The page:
In his second season with the Indiana Pacers, West was able to re-emerge back into the dominant offensive force he had been with the New Orleans Hornets over his first eight seasons. After averaging just 12.8 points, 6.6 rebounds, 2.1 assists, 0.8 steals and 0.7 blocks in his 2011-12 campaign, West improved across the board with 17.1 points, 7.7 rebounds, 2.9 assists, 1.0 steal and 0.9 blocks per game last season. Offseason acquisition Luis Scola may back up some of West's minutes, but this is not likely going to hinder him from having another effective season. The veteran will head into the coming season at 33 years of age, perhaps allowing him to have a few more fantasy relevant years at the tail end of his career. West's offensive fluidness and versatility, both in the low post and high post, capped with his ability to shoot from mid-range, will undoubtedly allow him to put up points on the board. If West can continue to stay healthy, he will be a solid fantasy asset once again.
One year into a two-year deal in Indiana, West experienced drops in several major categories. He averaged 12.8 points, 6.6 rebounds and 10.8 shots per game--all lower than his career averages. Coming off knee surgery, West benefitted from the lockout and was ready when the regular season tipped off in December, though he clearly struggled early on. He was brought along at a measured pace, averaging just 29.2 minutes per game, a career-low as a full-time starter in the NBA. However, once the playoffs hit and the Pacers needed his playoff experience, West played nearly nine more minutes per game. Not lining up with Chris Paul had an effect, that’s for sure, but he also wasn’t a top option offensively. Danny Granger and Roy Hibbert led the team in shots, and we suspect the Pacers to develop Hibbert even more after the center signed a four-year deal in the offseason. Third-year shooting guard Paul George should get more looks this season as well. One more year removed from surgery should improve West’s mobility, which will translate to more rebounds and more attacks on the hoop for free throws. But a return to the scoring averages he put up with the Hornets--when he averaged at least 17.1 points as a full-time starter--is not likely to happen.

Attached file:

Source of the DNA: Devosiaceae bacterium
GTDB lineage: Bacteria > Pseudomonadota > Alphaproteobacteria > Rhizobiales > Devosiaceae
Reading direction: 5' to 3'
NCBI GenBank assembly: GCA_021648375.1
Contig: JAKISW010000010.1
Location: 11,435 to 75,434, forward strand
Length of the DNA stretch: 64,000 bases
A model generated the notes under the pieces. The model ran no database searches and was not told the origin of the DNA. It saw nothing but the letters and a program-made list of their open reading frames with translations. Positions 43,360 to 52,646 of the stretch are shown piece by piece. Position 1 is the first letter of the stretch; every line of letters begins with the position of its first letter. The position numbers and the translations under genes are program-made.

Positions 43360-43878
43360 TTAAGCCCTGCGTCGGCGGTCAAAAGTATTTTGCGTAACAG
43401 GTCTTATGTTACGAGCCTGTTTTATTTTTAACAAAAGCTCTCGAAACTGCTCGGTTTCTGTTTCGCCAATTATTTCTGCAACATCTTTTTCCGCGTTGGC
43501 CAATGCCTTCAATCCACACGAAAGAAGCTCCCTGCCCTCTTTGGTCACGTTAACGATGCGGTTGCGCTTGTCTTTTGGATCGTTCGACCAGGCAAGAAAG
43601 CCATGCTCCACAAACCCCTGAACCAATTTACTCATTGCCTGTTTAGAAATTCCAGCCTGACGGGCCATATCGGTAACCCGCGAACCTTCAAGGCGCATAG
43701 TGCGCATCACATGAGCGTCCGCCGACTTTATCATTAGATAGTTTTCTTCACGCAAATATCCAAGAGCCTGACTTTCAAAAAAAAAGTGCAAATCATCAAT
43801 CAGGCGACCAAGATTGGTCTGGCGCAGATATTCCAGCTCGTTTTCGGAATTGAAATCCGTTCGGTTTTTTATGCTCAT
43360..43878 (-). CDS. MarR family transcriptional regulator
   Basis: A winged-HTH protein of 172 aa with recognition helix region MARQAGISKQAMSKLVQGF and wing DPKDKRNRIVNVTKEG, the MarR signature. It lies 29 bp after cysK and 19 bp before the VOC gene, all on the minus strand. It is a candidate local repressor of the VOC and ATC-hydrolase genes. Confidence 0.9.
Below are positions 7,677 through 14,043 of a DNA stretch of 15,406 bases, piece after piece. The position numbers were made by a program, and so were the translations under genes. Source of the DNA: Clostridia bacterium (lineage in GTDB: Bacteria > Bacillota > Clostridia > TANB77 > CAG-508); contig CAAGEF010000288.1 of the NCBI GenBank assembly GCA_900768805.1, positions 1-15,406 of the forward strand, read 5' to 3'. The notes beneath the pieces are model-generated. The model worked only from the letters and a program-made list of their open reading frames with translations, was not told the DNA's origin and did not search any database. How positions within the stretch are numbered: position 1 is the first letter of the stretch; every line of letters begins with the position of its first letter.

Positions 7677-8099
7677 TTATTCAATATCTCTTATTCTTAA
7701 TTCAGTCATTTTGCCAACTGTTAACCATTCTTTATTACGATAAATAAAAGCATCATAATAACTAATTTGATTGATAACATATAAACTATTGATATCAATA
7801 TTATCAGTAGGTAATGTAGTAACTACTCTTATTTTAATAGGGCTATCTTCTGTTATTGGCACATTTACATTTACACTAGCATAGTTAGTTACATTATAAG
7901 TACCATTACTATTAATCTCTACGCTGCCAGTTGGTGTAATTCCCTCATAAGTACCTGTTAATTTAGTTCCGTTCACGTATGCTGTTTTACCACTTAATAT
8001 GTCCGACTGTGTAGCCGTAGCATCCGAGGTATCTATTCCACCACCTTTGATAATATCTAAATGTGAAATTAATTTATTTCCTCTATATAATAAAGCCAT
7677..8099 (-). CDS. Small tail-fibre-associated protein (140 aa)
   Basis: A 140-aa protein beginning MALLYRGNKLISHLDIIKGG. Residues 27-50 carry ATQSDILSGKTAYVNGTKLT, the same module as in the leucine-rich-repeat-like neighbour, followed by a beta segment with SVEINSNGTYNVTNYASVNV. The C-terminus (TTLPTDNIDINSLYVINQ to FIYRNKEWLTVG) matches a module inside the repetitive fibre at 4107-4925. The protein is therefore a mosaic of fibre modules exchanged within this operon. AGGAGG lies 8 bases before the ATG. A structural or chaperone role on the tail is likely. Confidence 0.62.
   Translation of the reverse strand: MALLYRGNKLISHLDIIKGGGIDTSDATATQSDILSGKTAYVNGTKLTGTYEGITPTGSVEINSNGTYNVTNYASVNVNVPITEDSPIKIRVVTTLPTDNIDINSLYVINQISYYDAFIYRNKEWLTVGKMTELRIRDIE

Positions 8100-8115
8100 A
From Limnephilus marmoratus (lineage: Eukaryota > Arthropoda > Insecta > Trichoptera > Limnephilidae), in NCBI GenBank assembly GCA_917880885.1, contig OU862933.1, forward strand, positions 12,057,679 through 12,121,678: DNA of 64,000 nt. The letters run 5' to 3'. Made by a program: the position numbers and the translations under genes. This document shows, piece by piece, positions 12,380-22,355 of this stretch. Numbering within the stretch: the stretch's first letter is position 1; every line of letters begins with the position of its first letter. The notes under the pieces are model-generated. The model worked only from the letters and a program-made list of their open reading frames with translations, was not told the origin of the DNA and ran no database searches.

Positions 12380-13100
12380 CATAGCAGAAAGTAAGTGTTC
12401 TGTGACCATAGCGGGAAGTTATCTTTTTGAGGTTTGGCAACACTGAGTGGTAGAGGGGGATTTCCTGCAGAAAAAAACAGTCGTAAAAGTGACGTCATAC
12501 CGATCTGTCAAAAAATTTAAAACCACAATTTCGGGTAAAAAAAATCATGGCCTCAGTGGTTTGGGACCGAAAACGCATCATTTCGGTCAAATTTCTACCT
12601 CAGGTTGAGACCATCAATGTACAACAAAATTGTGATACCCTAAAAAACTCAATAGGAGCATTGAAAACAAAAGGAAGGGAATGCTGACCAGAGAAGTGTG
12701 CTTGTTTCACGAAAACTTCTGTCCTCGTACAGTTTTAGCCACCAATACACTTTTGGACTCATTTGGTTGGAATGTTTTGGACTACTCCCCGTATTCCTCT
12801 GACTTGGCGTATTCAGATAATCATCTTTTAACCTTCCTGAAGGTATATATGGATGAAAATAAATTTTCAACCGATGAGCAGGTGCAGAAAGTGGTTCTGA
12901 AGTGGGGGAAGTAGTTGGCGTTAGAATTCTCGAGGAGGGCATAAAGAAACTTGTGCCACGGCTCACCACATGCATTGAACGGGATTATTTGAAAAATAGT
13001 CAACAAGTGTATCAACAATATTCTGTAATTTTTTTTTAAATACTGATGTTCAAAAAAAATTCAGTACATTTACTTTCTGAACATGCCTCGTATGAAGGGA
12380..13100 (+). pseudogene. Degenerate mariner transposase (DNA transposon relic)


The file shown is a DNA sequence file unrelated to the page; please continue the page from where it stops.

West once again flew under the radar, putting together another quietly productive season. The eight-year vet finished his fifth consecutive season averaging over 18 points and 7.5 rebounds. His consistent mid-range game remained effective, as West drained over 50 percent of his shots from the floor for the second straight season. While down from his career clip of 83.9 percent, West still remained one of the better free-throw shooters at power forward, nailing 80.7 of his attempts from the charity stripe. His defensive production also hovered around the same career marks, as he averaged 1.0 steals and 0.9 blocks. West signed with the Pacers in December, where he'll player alongside Danny Granger and get his feeds from Darren Collison. While West surely benefited from playing alongside Chris Paul the past six seasons, he actually produced excellent numbers when Collison took over in New Orleans due to a Paul injury. West is currently recovering from reconstructive knee surgery, which could keep him on the shelf until January 2012.